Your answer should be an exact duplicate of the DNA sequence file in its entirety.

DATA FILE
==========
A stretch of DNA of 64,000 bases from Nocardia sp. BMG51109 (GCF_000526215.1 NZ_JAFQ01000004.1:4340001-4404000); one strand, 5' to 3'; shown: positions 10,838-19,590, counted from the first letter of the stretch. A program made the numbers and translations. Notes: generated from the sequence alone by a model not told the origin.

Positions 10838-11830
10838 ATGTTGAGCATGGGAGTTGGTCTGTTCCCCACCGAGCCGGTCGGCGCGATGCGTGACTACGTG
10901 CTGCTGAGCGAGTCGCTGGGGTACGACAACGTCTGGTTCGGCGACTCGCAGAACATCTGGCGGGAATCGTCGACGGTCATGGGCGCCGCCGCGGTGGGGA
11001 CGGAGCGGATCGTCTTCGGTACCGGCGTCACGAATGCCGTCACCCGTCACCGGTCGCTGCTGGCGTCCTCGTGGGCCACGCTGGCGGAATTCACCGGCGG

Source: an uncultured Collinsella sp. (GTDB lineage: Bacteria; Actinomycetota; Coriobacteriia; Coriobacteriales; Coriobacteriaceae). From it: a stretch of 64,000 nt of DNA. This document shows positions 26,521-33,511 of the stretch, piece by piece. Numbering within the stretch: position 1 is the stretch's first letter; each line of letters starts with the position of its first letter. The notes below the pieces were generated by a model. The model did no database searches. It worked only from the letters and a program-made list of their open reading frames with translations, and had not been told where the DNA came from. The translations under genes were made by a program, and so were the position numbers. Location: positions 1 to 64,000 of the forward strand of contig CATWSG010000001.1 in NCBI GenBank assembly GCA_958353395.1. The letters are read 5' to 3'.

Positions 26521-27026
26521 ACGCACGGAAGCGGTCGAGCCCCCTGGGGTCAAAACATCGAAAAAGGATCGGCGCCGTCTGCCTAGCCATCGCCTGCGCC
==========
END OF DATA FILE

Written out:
A stretch of DNA of 64,000 bases from Nocardia sp. BMG51109 (GCF_000526215.1 NZ_JAFQ01000004.1:4340001-4404000); one strand, 5' to 3'; shown: positions 10,838-19,590, counted from the first letter of the stretch. A program made the numbers and translations. Notes: generated from the sequence alone by a model not told the origin.

Positions 10838-11830
10838 ATGTTGAGCATGGGAGTTGGTCTGTTCCCCACCGAGCCGGTCGGCGCGATGCGTGACTACGTG
10901 CTGCTGAGCGAGTCGCTGGGGTACGACAACGTCTGGTTCGGCGACTCGCAGAACATCTGGCGGGAATCGTCGACGGTCATGGGCGCCGCCGCGGTGGGGA
11001 CGGAGCGGATCGTCTTCGGTACCGGCGTCACGAATGCCGTCACCCGTCACCGGTCGCTGCTGGCGTCCTCGTGGGCCACGCTGGCGGAATTCACCGGCGG

Source: an uncultured Collinsella sp. (GTDB lineage: Bacteria; Actinomycetota; Coriobacteriia; Coriobacteriales; Coriobacteriaceae). From it: a stretch of 64,000 nt of DNA. This document shows positions 26,521-33,511 of the stretch, piece by piece. Numbering within the stretch: position 1 is the stretch's first letter; each line of letters starts with the position of its first letter. The notes below the pieces were generated by a model. The model did no database searches. It worked only from the letters and a program-made list of their open reading frames with translations, and had not been told where the DNA came from. The translations under genes were made by a program, and so were the position numbers. Location: positions 1 to 64,000 of the forward strand of contig CATWSG010000001.1 in NCBI GenBank assembly GCA_958353395.1. The letters are read 5' to 3'.

Positions 26521-27026
26521 ACGCACGGAAGCGGTCGAGCCCCCTGGGGTCAAAACATCGAAAAAGGATCGGCGCCGTCTGCCTAGCCATCGCCTGCGCC